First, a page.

Conference Welcome and Keynote Address
Thursday, February 11 from 1:00-2:00 pm ET
Relationship-Rich Education: How Human Connections Enhance Quality and Equity
Scholars long have demonstrated how interactions with peers, faculty, and staff profoundly influence learning, belonging, and achievement for all undergraduates, and particularly for new majority students. Educational relationships contribute to everything from motivation to identity development in college, and also have lasting professional, civic, and personal legacies. Yet too often we do not make meaningful human connections a defining feature of our classrooms, our general education programs, and our institutions. Drawing on nearly 400 interviews with students, faculty, and staff from colleges and universities across the United States, I will identify core principles and practical, research-informed approaches to cultivate educationally powerful interactions that enhance quality and equity in and beyond the curriculum.
Peter Felten, Executive Director, Center for Engaged Learning; Assistant Provost for Teaching and Learning; and Professor of History—Elon University
Friday, February 12 from 1:15-2:15 pm ET
Stepping Back to Move Forward: Assessment Focused on Quality and Equity
Student success, retention, equity, and quality are at the forefront of conversations on many campuses and in higher education itself. Ways to engage campus-wide participation focused on these concerns will continue to be part of larger strategic conversations as higher education moves beyond this moment and into other challenges that await. These conversations are ripe with opportunity to bake assessment into our institutions as an internal process that is focused on student learning and continuous improvement as a mechanism to live out our institutional mission and values. This plenary session will focus on the narrative surrounding assessment and how we can pause, reflect, evaluate, and innovate as assessment practices are adapted to face the challenges related to equity and quality. Come join in this discussion of the challenges and opportunities for assessment to take the initiative in these conversations.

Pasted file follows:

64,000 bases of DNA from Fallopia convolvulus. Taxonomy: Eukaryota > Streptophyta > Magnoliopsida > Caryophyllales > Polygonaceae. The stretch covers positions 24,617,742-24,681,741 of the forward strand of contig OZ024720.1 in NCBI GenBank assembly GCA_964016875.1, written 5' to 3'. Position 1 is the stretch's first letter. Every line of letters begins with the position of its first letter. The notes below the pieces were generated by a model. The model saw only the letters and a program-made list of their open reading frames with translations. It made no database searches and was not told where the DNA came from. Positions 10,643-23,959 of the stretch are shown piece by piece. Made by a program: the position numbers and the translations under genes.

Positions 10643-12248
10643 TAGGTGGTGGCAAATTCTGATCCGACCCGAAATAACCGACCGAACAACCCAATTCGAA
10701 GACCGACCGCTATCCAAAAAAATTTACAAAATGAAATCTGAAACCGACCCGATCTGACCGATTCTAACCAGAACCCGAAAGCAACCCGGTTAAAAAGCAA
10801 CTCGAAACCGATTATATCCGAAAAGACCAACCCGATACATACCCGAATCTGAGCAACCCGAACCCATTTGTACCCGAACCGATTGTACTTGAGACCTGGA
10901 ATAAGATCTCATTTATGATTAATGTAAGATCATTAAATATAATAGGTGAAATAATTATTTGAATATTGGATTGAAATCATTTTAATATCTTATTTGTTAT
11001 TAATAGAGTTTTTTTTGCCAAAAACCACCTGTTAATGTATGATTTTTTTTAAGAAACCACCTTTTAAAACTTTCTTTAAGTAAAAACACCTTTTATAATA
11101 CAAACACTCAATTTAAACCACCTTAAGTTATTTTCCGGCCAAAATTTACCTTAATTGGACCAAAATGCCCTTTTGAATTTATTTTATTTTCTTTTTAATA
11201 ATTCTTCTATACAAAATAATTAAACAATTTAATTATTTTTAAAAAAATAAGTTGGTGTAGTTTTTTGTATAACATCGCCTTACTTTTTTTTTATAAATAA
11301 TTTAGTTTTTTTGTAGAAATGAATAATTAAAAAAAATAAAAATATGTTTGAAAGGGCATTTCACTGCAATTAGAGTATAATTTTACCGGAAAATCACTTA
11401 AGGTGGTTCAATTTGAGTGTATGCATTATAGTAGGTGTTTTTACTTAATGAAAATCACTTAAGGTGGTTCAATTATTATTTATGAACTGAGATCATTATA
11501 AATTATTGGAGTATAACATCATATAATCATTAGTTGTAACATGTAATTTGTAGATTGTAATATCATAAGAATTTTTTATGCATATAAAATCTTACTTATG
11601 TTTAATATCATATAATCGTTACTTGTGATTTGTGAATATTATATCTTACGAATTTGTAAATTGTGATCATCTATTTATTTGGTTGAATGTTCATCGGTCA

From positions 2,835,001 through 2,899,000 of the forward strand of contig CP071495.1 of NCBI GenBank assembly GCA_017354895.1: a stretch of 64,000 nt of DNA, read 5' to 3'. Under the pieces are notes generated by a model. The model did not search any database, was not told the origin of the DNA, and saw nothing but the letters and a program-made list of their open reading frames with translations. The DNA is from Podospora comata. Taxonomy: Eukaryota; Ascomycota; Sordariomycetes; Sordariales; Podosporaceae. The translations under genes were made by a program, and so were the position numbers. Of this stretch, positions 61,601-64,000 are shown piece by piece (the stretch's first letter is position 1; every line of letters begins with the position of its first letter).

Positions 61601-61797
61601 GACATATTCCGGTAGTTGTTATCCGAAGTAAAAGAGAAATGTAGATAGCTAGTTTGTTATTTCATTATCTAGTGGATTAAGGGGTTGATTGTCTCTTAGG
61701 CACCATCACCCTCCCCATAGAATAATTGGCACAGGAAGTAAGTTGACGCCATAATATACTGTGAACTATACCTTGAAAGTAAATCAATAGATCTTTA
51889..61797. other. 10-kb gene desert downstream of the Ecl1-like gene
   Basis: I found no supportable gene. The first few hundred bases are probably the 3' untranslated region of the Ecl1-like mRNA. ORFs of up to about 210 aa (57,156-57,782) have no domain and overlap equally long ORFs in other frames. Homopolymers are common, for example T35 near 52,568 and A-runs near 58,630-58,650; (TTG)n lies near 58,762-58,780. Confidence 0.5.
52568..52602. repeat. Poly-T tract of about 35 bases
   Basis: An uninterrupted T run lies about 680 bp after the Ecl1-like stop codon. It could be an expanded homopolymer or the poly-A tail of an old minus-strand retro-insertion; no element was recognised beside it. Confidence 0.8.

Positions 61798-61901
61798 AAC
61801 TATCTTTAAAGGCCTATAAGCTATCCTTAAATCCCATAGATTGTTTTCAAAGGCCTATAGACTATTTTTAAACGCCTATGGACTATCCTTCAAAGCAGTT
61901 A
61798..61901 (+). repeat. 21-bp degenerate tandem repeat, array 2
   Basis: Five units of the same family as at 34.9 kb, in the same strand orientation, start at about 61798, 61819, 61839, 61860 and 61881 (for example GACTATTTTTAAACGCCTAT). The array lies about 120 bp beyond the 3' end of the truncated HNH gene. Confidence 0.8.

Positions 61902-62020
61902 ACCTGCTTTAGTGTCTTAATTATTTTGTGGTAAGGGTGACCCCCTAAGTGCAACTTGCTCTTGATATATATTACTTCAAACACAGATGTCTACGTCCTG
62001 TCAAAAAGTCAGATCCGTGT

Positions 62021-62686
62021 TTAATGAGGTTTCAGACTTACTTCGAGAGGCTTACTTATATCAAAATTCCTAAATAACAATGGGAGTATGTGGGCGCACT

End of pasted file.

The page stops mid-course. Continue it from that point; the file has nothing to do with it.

Bethany L. Miller, Director of Institutional Research—Macalester College
Saturday, February 13 from 12:45-1:45 pm ET
Small Teaching Online: Practical Strategies to Increase Student Engagement and Learning in Covid-19 and Beyond
For many, the pandemic resulted in the quick adoption of new teaching strategies leveraging an array of technologies, and for those teaching general education courses, the challenges were often quite pronounced. With that said, whether you’re new to hybrid and online learning or experienced, you can make small but impactful adjustments that significantly boost student engagement and learning. In this plenary session, we’ll discuss brief learning activities, minor course design modifications, and simple changes to your interactions with online students based on the approach outlined in Small Teaching Online: Applying Learning Science in Online Classes (2019). Those teaching in synchronous online, blended and in-person formats also will gain teaching with technology strategies that enhance the in-class experience. Together, we’ll discover how rewarding online teaching and learning can be.
Flower Darby, Author, Small Teaching Online